Blast Furnace Ironmaking: Analysis, Control, and Optimization uses a fundamental first principles approach to prepare a blast furnace mass and energy balance in ExcelT. Robust descriptions of the main equipment and systems, process technologies, and best practices used in a modern blast furnace plant are detailed. Optimization tools are provided to help the reader find the best blast furnace fuel mix and related costs, maximize output, or evaluate other operational strategies using the ExcelT model that the reader will develop.
The first principles blast furnace ExcelT model allows for more comprehensive process assessments than the 'rules of thumb' currently used by the industry. This book is suitable for undergraduate and postgraduate science and engineering students in the fields of chemical, mechanical, metallurgical and materials engineering. Additionally, steel company engineers, process technologists, and management will find this book useful with its fundamental approach, best practices description, and perspective on the future.
- Provides sample problems, answers and assignments for each chapter
- Explores how to optimize the blast furnace operation while maintaining required temperatures and gas flowrates
- Describes all major blast furnace equipment and best practices
- Features blast furnace operating data from five continents
Please Note: This is an On Demand product, delivery may take up to 11 working days after payment has been received.
1. The iron blast furnace process 2. Inside the blast furnace 3. Making steel from molten blast furnace iron 4. Introduction to the blast furnace mass balance 5. Introduction to the blast furnace enthalpy balance 6. Combining mass and enthalpy balance equations 7. Conceptual division of the blast furnace
bottom segment calculations 8. Bottom segment with pulverized carbon injection 9. Bottom segment with oxygen enrichment of blast air 10. Bottom segment with low purity oxygen enrichment 11. Bottom segment with CH4(g) injection 12. Bottom segment with moisture in blast air 13. Bottom segment with pulverized hydrocarbon injection 14. Raceway flame temperature 15. Automating matrix calculations 16. Raceway flame temperature with pulverized carbon injection 17. Raceway flame temperature with oxygen enrichment 18. Raceway flame temperature with CH4(g) injection 19. Raceway flame temperature with moisture in blast air 20. Top segment mass balance 21. Top segment enthalpy balance 22. Top gas temperature calculation 23. Top segment calculations with pulverized carbon injection 24. Top segment calculations with oxygen enrichment 25. Top segment mass balance with CH4(g) injection 26. Top segment enthalpy balance with CH4 injection 27. Top gas temperature with CH4 injection 28. Top segment calculations with moisture in blast air 29. Bottom segment calculations with natural gas injection 30. Raceway flame temperature with CH4(g) injection 31. Top segment calculations with natural gas injection 32. Bottom segment slag calculations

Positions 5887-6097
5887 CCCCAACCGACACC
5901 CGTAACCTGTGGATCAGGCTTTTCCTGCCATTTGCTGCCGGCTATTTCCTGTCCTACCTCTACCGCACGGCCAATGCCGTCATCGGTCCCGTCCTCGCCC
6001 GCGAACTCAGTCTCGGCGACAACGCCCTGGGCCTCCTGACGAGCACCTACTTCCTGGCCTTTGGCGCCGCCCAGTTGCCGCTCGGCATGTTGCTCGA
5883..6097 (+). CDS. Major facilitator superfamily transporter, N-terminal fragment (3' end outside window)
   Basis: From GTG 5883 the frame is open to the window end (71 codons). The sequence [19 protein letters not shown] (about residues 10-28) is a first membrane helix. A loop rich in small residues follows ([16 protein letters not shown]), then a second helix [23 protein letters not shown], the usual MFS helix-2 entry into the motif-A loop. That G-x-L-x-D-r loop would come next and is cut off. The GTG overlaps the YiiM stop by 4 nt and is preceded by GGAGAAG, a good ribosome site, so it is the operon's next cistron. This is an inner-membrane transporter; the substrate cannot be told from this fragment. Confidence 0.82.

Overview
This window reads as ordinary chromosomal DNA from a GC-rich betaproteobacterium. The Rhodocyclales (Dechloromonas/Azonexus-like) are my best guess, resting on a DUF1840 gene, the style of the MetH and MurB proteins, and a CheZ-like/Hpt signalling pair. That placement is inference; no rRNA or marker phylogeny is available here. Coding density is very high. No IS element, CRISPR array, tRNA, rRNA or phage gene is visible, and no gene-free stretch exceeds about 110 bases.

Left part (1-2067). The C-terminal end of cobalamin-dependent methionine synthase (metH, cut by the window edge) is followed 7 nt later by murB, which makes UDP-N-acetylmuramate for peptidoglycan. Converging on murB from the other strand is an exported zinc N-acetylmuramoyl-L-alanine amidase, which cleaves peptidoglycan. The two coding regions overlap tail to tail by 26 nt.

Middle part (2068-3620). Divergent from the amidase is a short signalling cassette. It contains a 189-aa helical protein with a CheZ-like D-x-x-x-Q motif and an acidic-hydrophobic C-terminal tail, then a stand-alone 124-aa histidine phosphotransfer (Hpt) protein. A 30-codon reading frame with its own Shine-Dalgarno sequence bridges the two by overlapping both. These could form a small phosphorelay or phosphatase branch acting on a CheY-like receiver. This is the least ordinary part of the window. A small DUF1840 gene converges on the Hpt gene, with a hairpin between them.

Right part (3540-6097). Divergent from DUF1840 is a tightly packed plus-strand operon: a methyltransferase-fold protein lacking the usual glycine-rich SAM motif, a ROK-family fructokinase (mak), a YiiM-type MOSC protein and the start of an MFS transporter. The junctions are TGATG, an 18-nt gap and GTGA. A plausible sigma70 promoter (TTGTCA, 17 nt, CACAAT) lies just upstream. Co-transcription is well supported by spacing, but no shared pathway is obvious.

Ore, fluxes, and slag 33. Bottom segment slag calculations
With excess Al2O3 in ore 34. Bottom segment slag calculations 35. Bottom segment calculations
Reduction of SiO2 36. Bottom segment calculations
Reduction of MnO 37. Bottom segment calculations with pulverized coal injection 38. Bottom segment calculations with multiple injectants 39. Raceway flame temperature with multiple injectants 40. Top segment calculations with multiple injectants 41. Top segment calculations with raw material moisture 42. Top segment with carbonate fluxes 43. Top charged steel scrap 44. Top charged direct reduced iron 45. Bottom segment calculations with H2(g) injection 46. Top segment calculations with H2(g) injection 47. CO(g) injection into bottom and top segments 48. Introduction to blast furnace optimization 49. Blast furnace optimization case studies 50. Blast furnace rules of thumb 51. The blast furnace plant 52. Blast furnace proper 53. Blast furnace refractory inspection technologies 54. Blast furnace ferrous burden preparation 55. Metallurgical coke